There is a gathering storm regarding breast implant associated Anaplastic Large Cell Lymphoma (BIA-ALCL) and some people are speculating that after 20 years of development, the science underlying BIA-ALCL has raised the prospect of product liability litigation.
The first reference of a case of BIA-ALCL was in 1997 and by March 2003, four cases had been reported. There was mention of a possible link between the lymphoma and the implants but despite the emerging pattern, given the rareness of the occurrences, no further discussions were had. However, by 2009 15 cases of BIA-ALCL had been identified and researchers noted “the frequency of [lymphoma] in this clinical setting suggests a pathogenetic relationship with implants”.
In 2011 the Medicines and Healthcare Products Regulatory Agency (MHRA) issued a medical device alert in the UK and a similar alert was issued by the Food and Drug Administration (FDA) in the US. The close proximity of the ALCL to the breast implants was considered noteworthy and both agencies warned of the very small but increased risk of women with breast implants developing the disease. Since then, 359 diagnoses of BIA-ALCL have been identified, with a specific type of implant becoming the focal point: the textured one.
It is now accepted that there appears to be a causal link between ALCL and implants but debate continues over how implants give rise to lymphoma – there are currently two competing theories. The first focuses upon the mechanical sheer stress between the textured surface of the implant and the surrounding tissue. Researchers have contemplated whether the friction between the texture and the tissue creates a capsule of scar tissue and as this grows, it has the ability to produce mutated cancerous cells. The second theory focuses on the biological contamination of implants prior to their insertion into a patient, with researchers saying the ‘mounting evidence clearly implicates a prominent and likely key role of implant bacteria/biofilm and associated host immune response’.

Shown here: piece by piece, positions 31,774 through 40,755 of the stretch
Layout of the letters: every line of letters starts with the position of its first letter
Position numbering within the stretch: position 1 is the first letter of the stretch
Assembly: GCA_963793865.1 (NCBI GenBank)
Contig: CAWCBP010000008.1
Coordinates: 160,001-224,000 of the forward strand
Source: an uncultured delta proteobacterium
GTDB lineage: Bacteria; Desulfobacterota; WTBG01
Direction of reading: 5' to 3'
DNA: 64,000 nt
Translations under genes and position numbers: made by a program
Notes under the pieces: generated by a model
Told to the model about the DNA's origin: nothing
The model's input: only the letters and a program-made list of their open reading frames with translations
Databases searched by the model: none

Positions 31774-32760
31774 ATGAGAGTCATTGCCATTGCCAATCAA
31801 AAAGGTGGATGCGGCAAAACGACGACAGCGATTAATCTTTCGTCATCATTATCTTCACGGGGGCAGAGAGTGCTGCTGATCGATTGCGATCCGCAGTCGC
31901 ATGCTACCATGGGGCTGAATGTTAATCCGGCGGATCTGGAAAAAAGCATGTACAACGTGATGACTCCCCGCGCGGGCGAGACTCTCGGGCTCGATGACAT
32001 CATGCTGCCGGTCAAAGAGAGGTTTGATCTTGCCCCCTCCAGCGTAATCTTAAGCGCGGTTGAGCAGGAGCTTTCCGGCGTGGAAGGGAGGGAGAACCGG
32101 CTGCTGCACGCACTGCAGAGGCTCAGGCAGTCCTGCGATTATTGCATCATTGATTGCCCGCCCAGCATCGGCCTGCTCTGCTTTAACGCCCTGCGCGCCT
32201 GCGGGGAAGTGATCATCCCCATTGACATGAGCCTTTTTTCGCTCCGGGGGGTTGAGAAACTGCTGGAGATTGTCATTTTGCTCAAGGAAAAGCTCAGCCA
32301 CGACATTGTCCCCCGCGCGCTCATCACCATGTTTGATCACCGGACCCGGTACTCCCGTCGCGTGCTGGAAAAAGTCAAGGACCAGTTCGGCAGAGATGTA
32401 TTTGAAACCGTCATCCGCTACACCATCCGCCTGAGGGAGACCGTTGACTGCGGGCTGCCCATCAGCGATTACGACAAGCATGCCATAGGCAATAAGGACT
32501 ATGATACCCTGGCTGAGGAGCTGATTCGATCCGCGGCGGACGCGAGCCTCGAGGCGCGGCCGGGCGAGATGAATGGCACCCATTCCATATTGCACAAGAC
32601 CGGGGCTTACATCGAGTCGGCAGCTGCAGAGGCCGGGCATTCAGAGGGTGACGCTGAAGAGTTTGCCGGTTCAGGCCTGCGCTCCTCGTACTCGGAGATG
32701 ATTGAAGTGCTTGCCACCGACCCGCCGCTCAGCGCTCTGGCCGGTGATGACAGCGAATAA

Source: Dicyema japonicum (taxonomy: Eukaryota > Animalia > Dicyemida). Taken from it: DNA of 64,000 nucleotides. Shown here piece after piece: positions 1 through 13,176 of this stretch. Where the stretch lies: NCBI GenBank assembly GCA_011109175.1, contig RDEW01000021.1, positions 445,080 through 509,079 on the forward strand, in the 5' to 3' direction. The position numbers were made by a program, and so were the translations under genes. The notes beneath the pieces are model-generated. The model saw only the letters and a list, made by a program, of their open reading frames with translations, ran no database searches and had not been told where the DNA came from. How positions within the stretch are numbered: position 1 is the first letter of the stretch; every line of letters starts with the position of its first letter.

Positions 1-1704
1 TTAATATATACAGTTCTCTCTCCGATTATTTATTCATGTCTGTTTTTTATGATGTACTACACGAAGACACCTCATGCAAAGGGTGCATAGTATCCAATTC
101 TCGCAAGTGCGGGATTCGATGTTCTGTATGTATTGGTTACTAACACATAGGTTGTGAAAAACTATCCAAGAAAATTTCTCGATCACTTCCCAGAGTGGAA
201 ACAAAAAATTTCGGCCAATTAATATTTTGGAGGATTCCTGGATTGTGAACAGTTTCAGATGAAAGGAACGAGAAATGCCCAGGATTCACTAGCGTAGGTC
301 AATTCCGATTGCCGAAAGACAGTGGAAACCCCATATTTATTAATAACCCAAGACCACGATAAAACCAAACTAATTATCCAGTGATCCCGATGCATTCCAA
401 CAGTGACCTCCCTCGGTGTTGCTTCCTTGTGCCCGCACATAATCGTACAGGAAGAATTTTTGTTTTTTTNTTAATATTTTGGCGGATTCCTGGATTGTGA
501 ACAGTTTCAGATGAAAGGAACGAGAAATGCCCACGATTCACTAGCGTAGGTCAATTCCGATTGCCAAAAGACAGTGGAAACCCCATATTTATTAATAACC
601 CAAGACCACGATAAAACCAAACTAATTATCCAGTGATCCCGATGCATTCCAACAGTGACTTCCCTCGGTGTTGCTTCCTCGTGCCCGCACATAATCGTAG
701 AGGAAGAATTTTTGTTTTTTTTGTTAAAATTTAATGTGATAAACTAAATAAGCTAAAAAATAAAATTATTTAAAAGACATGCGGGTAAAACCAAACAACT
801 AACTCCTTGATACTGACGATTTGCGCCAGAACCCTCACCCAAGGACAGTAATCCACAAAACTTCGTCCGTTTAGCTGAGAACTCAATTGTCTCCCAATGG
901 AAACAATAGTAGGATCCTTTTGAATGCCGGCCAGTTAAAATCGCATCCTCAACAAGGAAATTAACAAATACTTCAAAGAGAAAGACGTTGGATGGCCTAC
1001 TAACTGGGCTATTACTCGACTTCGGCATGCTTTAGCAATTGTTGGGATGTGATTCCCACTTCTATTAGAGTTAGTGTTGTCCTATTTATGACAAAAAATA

While the debate ensues, the number of reported cases of BIA-ALCL continues to rise. A study published in the January 2018 edition of JAMA Oncology put the risk of BIA-ALCL in a woman with implants to be one in 6,920. It is estimated that 35 million women worldwide have received breast implants. Based on the risk proposed by the recent study, we can expect to see over 5,000 cases of BIA-ALCL in the coming years. Whilst this is not good news, on the more positive side the medical literature suggests that prognosis is good with most women being cancer-free after removal of the implant and malignant tissue.
Elise Bevan, a solicitor in the product liability team at Pennington Manches LLP, considers whether any product liability litigation can now be expected: “Are there product liability claims to be brought on behalf of the women who have been diagnosed with BIA-ALCL? I think the answer is ‘maybe’. The scientific studies have suggested that bacteria play an important role in the development of BIA-ALCL. The textured implant appears to be the main culprit in the known cases of BIA-ALCL. Some scientists maintain that the textured surface makes the implant more susceptible to transporting high levels of bacteria inside the body. This raises the prospect of a potential design defect case. If such a case were to be brought, the claimant would need to point to a design flaw and show that with an alternative design (in this case the smooth implant) ALCL would not have developed. It goes without saying, however, that manufacturers will defend any claims robustly. I would anticipate that they will point to surgical contamination, rather than negligent design or manufacture, as the cause of the lymphoma.
“A problem that we are likely to see arising relates to the time limit for bringing a product liability claim. In most cases BIA-ALCL becomes apparent many years after the implants were placed. A May 2017 study reported the mean length of implantation in BIA-ALCL patients to be 10.8 years. This will have practical implications in that claims have to be brought within 10 years of the implant in question being put into circulation. Therefore, most of those who are affected will be out of time for bringing a claim. I think it is also significant that there has been no indication that textured implants will be removed from the market, despite the calls for them to be eliminated. If the textured implants were to be recalled, this would lead to all sorts of inferences being drawn. As things stand, I don’t think there is enough evidence to bring product liability claims but I strongly suspect that with new evidence and data my views on this will change.”